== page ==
Attack against UNAM

In the collective imagination, we have been orphaned of examples worthy of being emulated by their historical success.

The morning conference has become a highly distinctive element of the personal style of governing of the president, Andrés Manuel López Obrador (AMLO). In a recent edition of those tiresome and very damaging conferences for Mexico, López Obrador came out with an immense surprise and launched it against the National Autonomous University of Mexico (UNAM). Specifically, the accusation that he bestowed on that one, his academic Alma Mater, was that he had (sic.) “Right-handed”.

The attack has manifestations of political betrayal and also a shot in the foot or a boomerang that was returned to the president directly to the head. The political betrayal is evident, because in an overwhelming majority, the university faculty made up of students and teachers has been very sympathetic to the movement championed by the Morena party. And as for the shot in the foot, AMLO himself is a very representative product of what is cultivated and preached at the UNAM Faculty from which he graduated. In a very evident way, that Faculty has not turned to the right like many other branches of that university. And also in a very flagrant way, that Faculty tends not to generate graduates, but only indoctrinated ones. What right-wing?

In the order of economic reflection, the remarkable thing is that the aforementioned Faculty from which Andrés Manuel López Obrador came out, supports and promotes a country model that has already failed miserably in historical reality: the model of a state-owned economy and authoritarian government . In this sense, at a key moment in historical development, the Berlin Wall fell and the Soviet Union dismembered. But in the aforementioned Faculty, apparently they did not take for granted. And in the same context, the majority of the aforementioned university faculty continue to promote the experiments of the communist regime in Castro’s Cuba (although Fidel has already died) and the supposed “21st century socialism” that Hugo Chávez conceived for the republic. Bolivarian in Venezuela (although Chávez has also passed away). And all that push, despite the famous failures of both so-called revolutionary regimes.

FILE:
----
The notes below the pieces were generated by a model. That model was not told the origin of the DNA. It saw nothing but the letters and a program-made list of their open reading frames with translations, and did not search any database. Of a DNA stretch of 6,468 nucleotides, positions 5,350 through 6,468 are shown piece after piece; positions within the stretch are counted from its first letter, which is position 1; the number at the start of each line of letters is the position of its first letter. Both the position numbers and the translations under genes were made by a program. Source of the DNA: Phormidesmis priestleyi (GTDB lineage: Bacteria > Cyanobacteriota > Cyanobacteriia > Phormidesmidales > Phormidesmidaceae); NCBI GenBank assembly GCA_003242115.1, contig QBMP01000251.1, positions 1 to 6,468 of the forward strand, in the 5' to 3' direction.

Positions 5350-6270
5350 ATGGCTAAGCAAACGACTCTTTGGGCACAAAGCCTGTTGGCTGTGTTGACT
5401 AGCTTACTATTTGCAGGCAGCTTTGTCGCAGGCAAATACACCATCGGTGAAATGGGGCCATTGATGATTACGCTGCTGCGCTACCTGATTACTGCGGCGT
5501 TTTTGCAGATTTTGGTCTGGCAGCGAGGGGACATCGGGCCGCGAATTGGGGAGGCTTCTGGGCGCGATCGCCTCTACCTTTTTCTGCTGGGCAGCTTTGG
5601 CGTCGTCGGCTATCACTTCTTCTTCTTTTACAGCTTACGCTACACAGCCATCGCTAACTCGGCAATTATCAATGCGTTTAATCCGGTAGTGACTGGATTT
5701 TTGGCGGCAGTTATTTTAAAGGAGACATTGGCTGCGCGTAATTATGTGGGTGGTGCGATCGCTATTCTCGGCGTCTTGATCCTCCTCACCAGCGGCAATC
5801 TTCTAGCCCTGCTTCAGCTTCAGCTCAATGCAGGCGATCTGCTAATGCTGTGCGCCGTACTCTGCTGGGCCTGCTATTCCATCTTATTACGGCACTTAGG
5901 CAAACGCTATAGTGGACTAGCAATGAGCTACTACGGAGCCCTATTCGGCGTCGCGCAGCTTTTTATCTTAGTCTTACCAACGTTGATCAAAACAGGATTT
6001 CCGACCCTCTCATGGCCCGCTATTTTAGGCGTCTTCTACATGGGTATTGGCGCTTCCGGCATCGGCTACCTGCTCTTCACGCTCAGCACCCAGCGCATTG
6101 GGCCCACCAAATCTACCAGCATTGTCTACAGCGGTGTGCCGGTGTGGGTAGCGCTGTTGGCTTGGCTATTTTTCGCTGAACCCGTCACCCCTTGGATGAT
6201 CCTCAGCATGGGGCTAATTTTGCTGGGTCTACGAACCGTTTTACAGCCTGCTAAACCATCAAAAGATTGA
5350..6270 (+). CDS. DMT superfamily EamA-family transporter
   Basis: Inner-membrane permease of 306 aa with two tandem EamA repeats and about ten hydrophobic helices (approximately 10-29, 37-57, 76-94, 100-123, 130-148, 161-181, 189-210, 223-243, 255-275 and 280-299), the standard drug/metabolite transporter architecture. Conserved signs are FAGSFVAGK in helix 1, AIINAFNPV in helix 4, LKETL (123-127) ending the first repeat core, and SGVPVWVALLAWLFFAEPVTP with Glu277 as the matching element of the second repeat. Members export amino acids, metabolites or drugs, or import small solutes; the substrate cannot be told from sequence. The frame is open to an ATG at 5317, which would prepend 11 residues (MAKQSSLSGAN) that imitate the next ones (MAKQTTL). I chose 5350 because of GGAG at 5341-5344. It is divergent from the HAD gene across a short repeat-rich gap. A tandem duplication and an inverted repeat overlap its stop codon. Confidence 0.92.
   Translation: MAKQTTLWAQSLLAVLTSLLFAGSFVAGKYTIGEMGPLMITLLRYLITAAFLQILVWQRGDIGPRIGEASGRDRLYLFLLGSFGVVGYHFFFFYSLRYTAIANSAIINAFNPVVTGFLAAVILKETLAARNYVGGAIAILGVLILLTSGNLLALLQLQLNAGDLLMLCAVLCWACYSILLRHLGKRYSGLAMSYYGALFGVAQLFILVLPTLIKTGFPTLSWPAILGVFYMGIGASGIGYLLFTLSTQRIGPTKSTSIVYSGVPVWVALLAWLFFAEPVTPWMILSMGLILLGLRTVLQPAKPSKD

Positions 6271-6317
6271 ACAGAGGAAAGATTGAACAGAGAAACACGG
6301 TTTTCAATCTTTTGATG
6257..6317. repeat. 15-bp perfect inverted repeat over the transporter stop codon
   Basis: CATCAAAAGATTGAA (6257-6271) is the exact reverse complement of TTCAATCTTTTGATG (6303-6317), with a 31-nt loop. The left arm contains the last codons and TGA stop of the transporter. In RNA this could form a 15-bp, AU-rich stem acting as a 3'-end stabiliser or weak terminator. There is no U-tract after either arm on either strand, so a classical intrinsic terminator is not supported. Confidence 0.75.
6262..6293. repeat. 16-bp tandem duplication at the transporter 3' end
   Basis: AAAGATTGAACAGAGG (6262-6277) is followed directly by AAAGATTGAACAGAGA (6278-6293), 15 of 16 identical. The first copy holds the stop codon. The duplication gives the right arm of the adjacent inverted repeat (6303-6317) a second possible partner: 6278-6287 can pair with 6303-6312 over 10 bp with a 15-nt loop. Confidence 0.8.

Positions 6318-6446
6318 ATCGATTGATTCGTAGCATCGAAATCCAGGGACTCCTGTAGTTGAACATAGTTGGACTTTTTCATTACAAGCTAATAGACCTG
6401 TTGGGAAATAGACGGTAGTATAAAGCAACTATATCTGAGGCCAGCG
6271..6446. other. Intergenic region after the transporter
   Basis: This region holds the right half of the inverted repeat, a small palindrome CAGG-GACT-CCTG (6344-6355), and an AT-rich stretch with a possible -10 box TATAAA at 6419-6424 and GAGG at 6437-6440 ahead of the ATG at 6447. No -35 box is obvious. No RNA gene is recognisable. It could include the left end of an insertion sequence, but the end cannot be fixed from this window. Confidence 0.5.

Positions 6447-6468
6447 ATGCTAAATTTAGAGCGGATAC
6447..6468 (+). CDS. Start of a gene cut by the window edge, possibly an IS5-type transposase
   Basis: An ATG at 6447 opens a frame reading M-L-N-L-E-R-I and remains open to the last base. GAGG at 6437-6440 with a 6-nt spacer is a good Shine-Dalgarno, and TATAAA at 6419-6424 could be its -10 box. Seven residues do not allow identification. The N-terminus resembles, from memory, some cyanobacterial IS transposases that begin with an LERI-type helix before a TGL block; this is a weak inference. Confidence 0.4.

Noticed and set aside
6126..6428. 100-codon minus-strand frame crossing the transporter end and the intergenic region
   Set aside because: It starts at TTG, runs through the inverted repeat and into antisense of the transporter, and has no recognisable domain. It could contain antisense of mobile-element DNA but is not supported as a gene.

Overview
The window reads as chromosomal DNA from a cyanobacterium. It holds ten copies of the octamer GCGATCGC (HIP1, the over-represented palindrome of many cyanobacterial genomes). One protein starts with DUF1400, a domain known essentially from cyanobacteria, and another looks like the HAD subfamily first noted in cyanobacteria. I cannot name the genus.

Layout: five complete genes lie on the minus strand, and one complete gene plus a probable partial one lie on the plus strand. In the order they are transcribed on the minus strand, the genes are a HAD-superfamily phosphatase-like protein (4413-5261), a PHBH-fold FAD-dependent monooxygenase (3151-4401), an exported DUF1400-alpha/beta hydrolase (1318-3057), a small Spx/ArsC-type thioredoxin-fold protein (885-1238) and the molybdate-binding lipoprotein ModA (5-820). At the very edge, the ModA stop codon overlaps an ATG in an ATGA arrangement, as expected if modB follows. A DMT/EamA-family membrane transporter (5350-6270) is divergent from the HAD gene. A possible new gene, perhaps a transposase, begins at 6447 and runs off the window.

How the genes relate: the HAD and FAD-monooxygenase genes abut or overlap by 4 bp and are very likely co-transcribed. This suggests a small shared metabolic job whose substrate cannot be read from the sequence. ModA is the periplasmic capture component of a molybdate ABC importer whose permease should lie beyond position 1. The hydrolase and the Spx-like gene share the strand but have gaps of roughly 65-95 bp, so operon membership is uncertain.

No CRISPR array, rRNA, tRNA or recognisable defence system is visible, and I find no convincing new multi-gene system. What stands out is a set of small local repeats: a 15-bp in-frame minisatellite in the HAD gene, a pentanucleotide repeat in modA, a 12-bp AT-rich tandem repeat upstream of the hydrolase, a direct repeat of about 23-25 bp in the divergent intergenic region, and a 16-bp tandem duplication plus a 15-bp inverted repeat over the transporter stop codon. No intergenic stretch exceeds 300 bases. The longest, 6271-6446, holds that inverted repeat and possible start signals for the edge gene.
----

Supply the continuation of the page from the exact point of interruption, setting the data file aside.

The aforementioned campaign has been tremendously damaging for Mexico. In the collective imagination, we have been orphaned of examples worthy of being emulated by their historical success. Why not propagate and try to emulate Germany, Japan or South Korea?

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Bruno Donatello


Economic Debate

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